Other analyses have shown that increased exports have had minimal impacts on domestic natural gas prices. A March 2024 Energy Ventures analysis, commissioned by the American Petroleum Institute, showed that the six-month average of Henry Hub natural gas prices at the beginning of 2023 were the lowest in 35 years even as LNG exports reached record levels. The authors attribute the negligible price effect on short-term domestic natural gas prices to  lengthy construction times and long-term financing and contract structures. These factors provide a long lead time for the market to react before the LNG reaches the market. Specifically, the report says:

The lengthy project development process gives U.S. natural gas producers sufficient time to increase output to feed the new LNG export projects. As a result, the U.S. natural gas market already has accounted for the increased demand from a new LNG export terminal by the time the project is completed and loads its first vessel. Also, due to the long-term contracting nature for most of the scheduled LNG export volumes, the nominal natural gas flows to the new terminal are highly predictable and, therefore, priced into the U.S. natural gas market, resulting in little to no increase in domestic natural gas prices.

It is also worth repeating and underscoring the 2019 DOE study that said the net economic benefits would exceed the costs in the case of unlimited LNG exports versus limited ones. Nevertheless, even if LNG exports did cause a sufficient increase in domestic natural gas prices, this does not give the government reason to intervene. 

First, the federal government does not own the natural gas. Unless there is a national security concern, U.S. companies should be able to freely trade goods around the world. The government should not limit natural gas exports any more than it should limit exports of cars, clothes, or corn. Moreover, government intervention distorts the critical role of prices. Higher natural gas prices would not only incentivize more domestic production, but they could also incentivize investments in other power generation sources, such as nuclear, geothermal, or battery storage. Prices communicate information to the market far better than government officials. Arbitrary public interest determinations should not stand in the way. 

Does Europe Need More American LNG? 

Based on most projections and forecasts, the world is going to need more natural gas. Growing populations in Africa, India, and Asia and the rise of artificial intelligence could drive strong energy demand over the next several decades. In the high economic growth case, for instance, the EIA projects global demand for natural gas could increase as much as 57 percent by 2050. Even under less ambitious economic growth scenarios, natural gas remains a staple of the world’s energy mix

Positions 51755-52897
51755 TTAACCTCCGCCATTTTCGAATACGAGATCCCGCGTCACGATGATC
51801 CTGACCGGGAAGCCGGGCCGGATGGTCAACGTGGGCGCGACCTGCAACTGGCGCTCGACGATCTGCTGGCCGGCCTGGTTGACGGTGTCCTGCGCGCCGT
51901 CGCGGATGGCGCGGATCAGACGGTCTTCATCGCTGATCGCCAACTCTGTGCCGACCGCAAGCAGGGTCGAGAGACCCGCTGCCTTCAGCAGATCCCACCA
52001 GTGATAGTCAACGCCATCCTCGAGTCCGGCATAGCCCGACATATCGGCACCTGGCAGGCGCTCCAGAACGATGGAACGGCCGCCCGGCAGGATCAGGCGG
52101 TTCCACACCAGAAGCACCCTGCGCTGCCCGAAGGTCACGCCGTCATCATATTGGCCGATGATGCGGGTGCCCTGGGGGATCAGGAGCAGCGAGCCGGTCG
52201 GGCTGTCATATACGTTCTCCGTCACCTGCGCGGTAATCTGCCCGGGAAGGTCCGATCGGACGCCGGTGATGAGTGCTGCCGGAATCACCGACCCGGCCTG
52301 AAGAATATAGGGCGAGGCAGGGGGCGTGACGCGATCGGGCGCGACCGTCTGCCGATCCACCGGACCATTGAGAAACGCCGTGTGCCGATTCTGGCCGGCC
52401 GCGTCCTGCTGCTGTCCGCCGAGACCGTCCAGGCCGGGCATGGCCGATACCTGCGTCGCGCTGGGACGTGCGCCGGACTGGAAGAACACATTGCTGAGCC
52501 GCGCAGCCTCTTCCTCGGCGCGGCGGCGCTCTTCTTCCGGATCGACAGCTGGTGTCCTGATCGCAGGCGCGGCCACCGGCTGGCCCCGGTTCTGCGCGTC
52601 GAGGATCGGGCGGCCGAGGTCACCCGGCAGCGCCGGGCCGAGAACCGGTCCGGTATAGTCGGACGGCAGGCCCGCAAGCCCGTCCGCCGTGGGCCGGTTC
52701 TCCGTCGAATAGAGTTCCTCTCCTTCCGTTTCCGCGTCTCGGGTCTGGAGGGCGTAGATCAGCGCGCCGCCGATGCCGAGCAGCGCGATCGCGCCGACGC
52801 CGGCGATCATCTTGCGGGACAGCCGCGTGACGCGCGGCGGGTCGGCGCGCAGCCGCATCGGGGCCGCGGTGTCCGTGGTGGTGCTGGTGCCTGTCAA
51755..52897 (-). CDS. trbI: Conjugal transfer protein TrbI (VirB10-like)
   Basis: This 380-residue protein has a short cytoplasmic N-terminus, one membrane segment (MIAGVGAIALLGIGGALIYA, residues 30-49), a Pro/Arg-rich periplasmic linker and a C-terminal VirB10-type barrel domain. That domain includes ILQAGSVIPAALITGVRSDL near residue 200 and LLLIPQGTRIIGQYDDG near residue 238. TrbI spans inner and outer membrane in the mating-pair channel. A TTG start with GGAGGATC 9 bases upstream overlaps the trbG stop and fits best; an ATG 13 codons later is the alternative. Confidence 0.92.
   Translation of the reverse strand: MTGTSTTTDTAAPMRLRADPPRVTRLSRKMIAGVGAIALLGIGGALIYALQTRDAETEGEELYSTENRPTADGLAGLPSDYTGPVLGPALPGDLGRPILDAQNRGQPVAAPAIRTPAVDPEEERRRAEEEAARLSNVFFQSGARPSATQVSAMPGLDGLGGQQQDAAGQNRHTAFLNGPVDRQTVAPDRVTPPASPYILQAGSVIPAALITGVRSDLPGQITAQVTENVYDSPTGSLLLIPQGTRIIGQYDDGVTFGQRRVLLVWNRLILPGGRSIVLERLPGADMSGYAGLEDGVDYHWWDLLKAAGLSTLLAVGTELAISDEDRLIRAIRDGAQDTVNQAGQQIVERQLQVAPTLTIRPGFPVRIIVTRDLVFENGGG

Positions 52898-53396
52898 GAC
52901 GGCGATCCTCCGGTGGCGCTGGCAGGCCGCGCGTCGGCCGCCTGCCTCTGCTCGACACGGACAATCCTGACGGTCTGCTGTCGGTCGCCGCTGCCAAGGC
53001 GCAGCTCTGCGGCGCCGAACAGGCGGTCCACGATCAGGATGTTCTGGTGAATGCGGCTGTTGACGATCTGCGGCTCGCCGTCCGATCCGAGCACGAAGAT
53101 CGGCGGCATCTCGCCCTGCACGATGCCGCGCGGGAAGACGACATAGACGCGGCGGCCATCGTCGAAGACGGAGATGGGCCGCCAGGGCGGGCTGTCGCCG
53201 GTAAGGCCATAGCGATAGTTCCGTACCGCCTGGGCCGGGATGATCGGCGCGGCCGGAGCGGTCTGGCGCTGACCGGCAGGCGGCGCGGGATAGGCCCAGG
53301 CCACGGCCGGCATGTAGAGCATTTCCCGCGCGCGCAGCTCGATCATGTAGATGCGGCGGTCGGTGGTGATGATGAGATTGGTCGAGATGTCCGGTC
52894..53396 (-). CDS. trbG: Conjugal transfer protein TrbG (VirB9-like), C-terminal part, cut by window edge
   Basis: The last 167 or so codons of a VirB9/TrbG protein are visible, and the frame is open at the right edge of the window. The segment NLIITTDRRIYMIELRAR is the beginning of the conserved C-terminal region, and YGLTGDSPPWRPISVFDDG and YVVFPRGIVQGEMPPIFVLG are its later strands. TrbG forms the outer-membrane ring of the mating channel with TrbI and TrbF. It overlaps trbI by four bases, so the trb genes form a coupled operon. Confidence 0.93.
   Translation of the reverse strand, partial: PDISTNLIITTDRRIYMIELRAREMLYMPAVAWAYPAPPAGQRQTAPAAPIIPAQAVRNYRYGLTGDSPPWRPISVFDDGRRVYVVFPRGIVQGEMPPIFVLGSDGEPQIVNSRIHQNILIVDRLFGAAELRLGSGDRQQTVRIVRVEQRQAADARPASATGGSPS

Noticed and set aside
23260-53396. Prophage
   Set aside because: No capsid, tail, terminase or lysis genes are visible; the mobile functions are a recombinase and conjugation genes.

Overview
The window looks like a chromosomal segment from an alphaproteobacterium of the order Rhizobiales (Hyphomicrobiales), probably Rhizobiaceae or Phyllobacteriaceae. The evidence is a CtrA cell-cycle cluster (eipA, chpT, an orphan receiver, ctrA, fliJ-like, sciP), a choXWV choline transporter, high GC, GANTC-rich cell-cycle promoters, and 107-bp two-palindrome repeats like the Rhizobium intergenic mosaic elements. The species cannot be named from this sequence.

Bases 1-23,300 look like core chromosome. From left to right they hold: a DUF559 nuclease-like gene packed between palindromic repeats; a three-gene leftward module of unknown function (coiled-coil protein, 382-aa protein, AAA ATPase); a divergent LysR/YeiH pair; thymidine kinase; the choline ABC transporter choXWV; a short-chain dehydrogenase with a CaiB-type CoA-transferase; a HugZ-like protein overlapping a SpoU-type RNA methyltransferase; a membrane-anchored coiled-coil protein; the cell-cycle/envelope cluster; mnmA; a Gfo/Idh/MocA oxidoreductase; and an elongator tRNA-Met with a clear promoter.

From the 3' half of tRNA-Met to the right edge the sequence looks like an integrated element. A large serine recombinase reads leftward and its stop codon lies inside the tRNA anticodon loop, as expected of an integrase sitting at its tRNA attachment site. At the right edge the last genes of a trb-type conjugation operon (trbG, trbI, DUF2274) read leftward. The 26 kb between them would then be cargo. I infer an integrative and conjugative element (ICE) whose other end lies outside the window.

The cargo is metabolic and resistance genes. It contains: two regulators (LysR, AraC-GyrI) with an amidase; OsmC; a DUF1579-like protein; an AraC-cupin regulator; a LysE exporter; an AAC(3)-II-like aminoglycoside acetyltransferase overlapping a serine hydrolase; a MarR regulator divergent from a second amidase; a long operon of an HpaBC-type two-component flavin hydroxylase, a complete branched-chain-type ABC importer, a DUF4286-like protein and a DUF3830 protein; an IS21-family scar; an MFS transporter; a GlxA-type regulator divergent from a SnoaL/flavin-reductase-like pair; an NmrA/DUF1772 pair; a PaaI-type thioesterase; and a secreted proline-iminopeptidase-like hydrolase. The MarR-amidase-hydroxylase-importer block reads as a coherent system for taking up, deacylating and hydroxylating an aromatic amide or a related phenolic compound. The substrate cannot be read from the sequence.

Yet, as Europe continues to decouple from Russia, advocates of the LNG export pause, including Biden administration officials, have suggested that Europe will be well supplied with current exports and projects under construction. In one interview, U.S. energy envoy Amos Hochstein said the administration is examining what global demand looks like, ensuring that the U.S. does not overbuild capacity. Other energy analysts have similarly remarked that expansions of renewable and energy efficiency projects mean that additional LNG commitments are unnecessary.

If that is the case, then there would not be a need for the pause in the first place. Investors are pouring hundreds of millions of dollars into these projects with the expectation that global demand for natural gas will be strong. If those businesses and investors are wrong, they will bear the loss. Businesses make bad investments all the time, sometimes very costly ones. The federal government cannot tell the market what the appropriate quantity of global LNG will be next week, next month, or next year. Instead, the government’s appropriate role is to ensure that proposed projects meet the necessary environmental requirements. 

The reality is energy producers do not know what demand will be over the next 25 years, let alone the demand for LNG. But that is even more reason not to ban future projects. As Dan Byers, Vice President for the U.S. Chamber’s Global Energy Institute wrote, “The broader takeaway we should all agree on is that natural gas demand outlooks are complex and highly uncertain. Politicians, regulators, and modelers can all speculate, but the market speaks loudest, and it is doing so in the form of long-term multi-billion-dollar contracts for U.S. LNG.” In the nearer term, the administration’s pause is clearly harming relationships with America’s partners in Europe and Asia. Some of the affected projects could have come online within the next few years and have entered long-term contracts with Germany, the United Kingdom, Japan, and other allies. The longer the pause continues, the more it will jeopardize Europe’s plan to end its energy dependence on Russia as quickly and cost-effectively as possible.

Time to Press Unpause 

U.S. LNG exports have been a tremendous boon to the economy, strengthened relationships with America’s allies and can be imperative to meeting the world’s energy needs and environmental ambitions. The Biden administration’s LNG export pause is bad policy and bad politics. The economic, and environmental rationale for the decision is weak. More fundamentally, the government should not usurp the market’s role in determining how much LNG American companies export. It is far past time for President Biden to press unpause.